The apparatus shown in Fig. 1 not only unlocks, but opens the door, also, by simply pressing the key in the keyhole.

In rigging it to a sliding door, the materials required are: Three flat pulleys, an old electric bell or buzzer, about 25 ft. of clothesline rope and some No. 18 wire. The wooden catch, A (Fig. 1), must be about 1 in. thick and 8 in. long; B should be of the same wood, 10 in. long, with the pivot 2 in. from the lower end. The wooden block C, which is held by catch B, Can be made of a 2-in. piece of broomstick. Drill a hole through the center of this block for the rope to pass through, and fasten it to the rope with a little tire tape. Electric Lock for Sliding Door

Illustration: Electric Lock for Sliding Door

When all this is set up, as shown in Fig. 1, make a key and keyhole. A 1/4 in. bolt or a large nail sharpened to a point, as at F, Fig. 3, will serve for the key. To provide the keyhole, saw a piece of wood, I, 1 in. thick by 3 in. square, and bore a hole to fit the key in the center. Make a somewhat larger block (E, Fig. 3) of thin wood with a 1/8-in. hole in its center. On one side of this block tack a piece of tin (K, Fig. 3) directly over the hole. Screw the two blocks together, being careful to bring the holes opposite each other. Then, when the point of the key touches the tin, and the larger part (F, Fig. 3) strikes the bent wire L, a circuit is completed; the buzzer knocks catch A (Fig. 1), which rises at the opposite end and allows catch B to fly forward and release the piece of broomstick C. The weight D then falls and jerks up the hook-lock M, which unlocks the door, and the heavier weight N immediately opens it.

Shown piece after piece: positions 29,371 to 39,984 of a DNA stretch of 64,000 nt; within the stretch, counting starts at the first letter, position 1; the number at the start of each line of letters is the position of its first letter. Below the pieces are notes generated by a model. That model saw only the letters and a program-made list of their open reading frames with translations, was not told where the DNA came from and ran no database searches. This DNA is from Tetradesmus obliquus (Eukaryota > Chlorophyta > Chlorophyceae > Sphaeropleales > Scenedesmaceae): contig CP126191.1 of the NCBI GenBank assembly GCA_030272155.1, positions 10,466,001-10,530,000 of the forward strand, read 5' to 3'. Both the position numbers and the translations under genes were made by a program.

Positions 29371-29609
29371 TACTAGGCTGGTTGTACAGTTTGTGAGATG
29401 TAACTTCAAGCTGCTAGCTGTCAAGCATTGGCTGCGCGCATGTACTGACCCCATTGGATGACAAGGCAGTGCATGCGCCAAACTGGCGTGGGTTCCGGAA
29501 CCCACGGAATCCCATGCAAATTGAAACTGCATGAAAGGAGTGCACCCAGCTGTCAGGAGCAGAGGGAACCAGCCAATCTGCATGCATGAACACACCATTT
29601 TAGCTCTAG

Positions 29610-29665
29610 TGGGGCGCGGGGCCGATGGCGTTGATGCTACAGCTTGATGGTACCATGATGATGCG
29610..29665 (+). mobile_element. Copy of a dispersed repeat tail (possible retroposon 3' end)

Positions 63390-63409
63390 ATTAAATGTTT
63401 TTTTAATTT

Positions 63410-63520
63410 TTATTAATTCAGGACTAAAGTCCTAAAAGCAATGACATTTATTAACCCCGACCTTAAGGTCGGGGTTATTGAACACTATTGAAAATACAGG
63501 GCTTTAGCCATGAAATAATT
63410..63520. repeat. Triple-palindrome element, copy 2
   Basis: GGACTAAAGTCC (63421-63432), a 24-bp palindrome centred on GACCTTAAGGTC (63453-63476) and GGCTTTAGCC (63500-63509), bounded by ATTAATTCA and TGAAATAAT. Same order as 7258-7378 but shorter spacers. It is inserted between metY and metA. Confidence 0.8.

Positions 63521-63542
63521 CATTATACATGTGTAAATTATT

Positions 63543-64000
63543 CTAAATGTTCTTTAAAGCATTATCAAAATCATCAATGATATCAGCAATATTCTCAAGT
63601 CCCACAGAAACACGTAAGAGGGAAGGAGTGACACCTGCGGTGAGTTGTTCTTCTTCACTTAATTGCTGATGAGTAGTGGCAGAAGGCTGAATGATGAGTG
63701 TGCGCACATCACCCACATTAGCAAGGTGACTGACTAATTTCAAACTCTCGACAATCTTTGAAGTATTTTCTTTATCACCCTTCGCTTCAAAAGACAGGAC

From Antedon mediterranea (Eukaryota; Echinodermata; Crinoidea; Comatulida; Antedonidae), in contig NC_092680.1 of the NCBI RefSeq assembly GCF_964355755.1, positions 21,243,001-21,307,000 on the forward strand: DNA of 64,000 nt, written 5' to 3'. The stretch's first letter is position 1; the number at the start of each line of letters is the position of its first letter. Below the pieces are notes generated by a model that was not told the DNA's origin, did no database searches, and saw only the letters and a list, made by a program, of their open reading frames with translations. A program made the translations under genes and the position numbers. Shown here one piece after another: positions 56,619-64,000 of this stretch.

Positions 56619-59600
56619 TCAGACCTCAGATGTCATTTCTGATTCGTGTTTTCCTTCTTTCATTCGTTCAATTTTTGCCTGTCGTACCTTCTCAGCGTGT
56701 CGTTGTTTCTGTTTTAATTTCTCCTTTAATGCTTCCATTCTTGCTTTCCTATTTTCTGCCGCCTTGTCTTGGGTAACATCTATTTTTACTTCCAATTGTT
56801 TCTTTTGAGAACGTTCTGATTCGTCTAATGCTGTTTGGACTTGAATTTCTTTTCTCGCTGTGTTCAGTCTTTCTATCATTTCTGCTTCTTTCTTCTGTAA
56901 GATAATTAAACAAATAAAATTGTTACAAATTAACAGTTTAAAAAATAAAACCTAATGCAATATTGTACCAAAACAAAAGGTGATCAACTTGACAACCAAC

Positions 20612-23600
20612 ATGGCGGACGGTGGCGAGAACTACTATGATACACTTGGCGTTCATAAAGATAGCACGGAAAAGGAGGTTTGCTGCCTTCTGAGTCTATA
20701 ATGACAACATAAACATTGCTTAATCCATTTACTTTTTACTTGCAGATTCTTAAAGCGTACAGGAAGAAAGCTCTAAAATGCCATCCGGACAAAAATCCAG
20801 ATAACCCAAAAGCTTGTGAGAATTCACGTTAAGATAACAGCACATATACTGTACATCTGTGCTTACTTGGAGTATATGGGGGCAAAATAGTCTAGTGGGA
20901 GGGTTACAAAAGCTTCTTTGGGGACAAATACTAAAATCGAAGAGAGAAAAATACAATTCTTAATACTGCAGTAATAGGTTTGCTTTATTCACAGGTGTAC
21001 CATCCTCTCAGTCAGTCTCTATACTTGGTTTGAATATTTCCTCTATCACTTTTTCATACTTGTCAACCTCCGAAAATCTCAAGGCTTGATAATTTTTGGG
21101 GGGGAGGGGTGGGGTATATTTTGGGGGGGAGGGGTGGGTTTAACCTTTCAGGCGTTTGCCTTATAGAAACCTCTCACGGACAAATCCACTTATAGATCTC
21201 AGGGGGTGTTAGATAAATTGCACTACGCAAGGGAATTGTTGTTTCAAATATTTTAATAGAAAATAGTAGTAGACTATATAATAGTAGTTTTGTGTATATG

Thus, with a switch as in Fig. 3, the door can only be opened by the person who has the key, for the circuit cannot be closed with an ordinary nail or wire. B, Fig. 2, shows catch B, Fig. 1, enlarged; 0, Fig. 2, is the cut through which the rope runs; H, Fig. 1, is an elastic that snaps the catch back into place, and at G the wires run outside to the keyhole.

This arrangement is very convenient when one is carrying something in one hand and can only use the other. Closing the door winds up the apparatus again. --Contributed by E. H. Klipstein, 116 Prospect St., East Orange, New Jersey.